At the provincial level, several provinces including Ontario, Québec, New Brunswick and Manitoba are closing schools for several weeks while Alberta’s schools have been closed indefinitely. In Québec, the provincial government has imposed closures on all non-essential services included public venues such bars, gyms, libraries, etc.
Similar to Canada, the U.S. is still in the early stages of dealing with the epidemic and currently has 1,678 confirmed cases with the majority of these in Washington, New York, California, Massachusetts and Colorado.
The U.S. has announced several measures to mitigate the spread of the virus, including temporary bans on travellers originating from the E.U. and China, declaration of a national emergency, allocation of US$8.3 bln (and up to US$50 bln in low-interest loans to affected businesses) to help combat the epidemic as well as free testing services regardless of insurance status. The latter is particularly important as the U.S. has had a low testing penetration rate, which was initially due to various administrative reasons including unavailability of test kits, but was exacerbated by non-insured or under-insured people not testing due to the costs involved. It has been estimated that just ~10-14k people have been tested in the U.S. versus, ~33k in the UK, ~15k in Canada and, as discussed, ~210k in South Korea.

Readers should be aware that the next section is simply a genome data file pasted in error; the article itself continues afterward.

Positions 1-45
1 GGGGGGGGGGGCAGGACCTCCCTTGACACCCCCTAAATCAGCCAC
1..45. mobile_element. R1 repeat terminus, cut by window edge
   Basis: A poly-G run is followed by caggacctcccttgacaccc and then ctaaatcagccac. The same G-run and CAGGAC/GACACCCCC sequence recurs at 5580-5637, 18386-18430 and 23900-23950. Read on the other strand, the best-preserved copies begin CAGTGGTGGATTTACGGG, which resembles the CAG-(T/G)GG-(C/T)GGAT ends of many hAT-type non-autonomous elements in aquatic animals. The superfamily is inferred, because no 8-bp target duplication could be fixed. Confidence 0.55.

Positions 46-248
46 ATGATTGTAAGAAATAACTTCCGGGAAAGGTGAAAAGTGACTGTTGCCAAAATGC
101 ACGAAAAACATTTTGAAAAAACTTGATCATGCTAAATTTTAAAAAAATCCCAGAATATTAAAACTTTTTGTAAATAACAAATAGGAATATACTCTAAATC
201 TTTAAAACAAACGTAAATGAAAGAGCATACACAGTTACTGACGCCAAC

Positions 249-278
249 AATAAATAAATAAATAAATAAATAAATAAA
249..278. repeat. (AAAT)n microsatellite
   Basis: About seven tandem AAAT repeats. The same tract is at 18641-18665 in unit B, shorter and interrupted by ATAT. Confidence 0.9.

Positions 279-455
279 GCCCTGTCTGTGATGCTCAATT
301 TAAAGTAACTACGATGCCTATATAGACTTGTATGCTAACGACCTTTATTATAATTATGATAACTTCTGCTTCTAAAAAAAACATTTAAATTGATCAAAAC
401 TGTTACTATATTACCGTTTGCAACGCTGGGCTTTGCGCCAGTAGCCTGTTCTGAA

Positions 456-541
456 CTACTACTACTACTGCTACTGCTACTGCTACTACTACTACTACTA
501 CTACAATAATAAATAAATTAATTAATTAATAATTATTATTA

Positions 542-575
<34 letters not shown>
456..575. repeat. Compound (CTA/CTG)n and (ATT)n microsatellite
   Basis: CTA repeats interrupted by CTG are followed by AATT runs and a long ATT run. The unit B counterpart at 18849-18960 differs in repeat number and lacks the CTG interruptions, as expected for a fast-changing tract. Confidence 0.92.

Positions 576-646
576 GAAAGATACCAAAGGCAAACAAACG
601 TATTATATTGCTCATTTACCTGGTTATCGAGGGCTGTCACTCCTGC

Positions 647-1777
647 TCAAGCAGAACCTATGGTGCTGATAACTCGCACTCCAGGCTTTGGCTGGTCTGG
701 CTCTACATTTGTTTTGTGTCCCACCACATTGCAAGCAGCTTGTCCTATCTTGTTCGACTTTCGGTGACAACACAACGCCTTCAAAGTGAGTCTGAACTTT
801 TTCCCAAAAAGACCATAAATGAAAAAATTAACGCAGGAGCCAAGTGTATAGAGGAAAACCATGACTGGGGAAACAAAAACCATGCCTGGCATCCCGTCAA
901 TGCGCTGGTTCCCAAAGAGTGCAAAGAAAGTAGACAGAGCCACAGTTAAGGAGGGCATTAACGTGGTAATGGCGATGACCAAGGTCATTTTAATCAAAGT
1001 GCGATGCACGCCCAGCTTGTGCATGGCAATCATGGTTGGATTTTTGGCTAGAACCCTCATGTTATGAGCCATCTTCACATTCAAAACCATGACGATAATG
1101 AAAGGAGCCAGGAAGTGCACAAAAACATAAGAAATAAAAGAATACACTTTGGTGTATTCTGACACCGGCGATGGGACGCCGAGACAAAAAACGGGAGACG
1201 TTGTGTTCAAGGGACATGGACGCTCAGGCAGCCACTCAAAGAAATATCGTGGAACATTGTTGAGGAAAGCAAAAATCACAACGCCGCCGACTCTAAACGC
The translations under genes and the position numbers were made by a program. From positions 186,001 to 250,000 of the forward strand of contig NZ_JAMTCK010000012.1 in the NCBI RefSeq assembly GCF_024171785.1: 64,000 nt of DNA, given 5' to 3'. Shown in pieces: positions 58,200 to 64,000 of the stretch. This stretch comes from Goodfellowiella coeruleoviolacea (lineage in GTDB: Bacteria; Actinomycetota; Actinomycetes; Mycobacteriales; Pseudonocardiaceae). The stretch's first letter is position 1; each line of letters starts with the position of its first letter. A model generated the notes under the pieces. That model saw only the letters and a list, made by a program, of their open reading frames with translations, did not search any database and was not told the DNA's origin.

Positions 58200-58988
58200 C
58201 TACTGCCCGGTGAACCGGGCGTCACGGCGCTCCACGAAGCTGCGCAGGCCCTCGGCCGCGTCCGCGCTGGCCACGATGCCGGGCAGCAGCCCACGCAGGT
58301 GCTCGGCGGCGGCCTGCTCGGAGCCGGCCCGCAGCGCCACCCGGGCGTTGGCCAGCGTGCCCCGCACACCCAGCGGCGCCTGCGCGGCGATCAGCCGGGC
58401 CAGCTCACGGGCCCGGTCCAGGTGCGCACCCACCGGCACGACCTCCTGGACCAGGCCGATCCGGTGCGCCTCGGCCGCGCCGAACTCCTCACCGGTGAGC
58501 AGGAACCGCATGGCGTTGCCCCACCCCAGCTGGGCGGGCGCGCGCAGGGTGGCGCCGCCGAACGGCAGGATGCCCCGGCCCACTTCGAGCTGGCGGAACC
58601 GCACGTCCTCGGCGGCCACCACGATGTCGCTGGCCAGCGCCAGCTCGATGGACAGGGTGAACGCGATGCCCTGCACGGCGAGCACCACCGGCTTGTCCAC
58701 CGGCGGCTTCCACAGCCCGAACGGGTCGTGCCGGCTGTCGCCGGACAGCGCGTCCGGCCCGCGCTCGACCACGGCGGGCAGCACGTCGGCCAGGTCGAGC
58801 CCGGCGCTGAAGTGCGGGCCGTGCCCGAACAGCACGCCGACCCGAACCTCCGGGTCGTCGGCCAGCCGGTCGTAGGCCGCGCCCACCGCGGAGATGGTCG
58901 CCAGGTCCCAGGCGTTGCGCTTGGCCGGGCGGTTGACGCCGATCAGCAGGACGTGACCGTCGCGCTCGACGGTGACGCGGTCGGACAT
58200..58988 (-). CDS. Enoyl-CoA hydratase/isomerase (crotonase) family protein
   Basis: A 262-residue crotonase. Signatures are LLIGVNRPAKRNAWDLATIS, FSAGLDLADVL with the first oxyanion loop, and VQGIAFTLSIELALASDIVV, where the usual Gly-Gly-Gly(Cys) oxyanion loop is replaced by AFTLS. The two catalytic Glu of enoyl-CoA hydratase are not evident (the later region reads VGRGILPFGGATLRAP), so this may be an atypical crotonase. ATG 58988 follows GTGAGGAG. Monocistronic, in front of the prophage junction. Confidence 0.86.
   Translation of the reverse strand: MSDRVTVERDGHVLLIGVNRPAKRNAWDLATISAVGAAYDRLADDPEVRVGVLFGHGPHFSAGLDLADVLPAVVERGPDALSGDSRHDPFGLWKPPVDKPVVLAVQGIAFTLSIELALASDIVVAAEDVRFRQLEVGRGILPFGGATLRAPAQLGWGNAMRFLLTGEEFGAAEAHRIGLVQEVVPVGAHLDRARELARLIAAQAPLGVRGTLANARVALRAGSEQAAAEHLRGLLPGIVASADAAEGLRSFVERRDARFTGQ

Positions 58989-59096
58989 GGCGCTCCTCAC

At the state level, there have been various degrees of lockdowns with schools closed in 32 states as well as in Los Angeles and New York City while several states, including Illinois, Ohio, Massachusetts, Washington, etc., temporarily closing or reducing the capacity of restaurants, bars, cafes, etc.
It appears that the containment methods utilized by China (severe quarantine) and South Korea (mass testing and treatment) have been the most successful ones so far, and we would not be surprised to see them employed, ideally in combination, in other countries. Using China’s Hubei quarantine of at least 49 days as a guide, it appears that Italy’s March 9, 2020 lockdown could be in place until April 27, 2020. We would not be surprised to see quarantines in Italy (and other countries) extend well into May 2020 to ensure that seasonality (and warmer weather) help subside infections.
The financial and economic implications of these quarantines, or even the closing of public space in North America, will have an impact that will, likely, extend beyond Spring 2020 after considering that 1) not all employees will be compensated (particularly non-salaried ones) for their forced time off, and 2) some salaried employees will likely be required to use vacation time, likely impacting their travel plans and spend later in the year.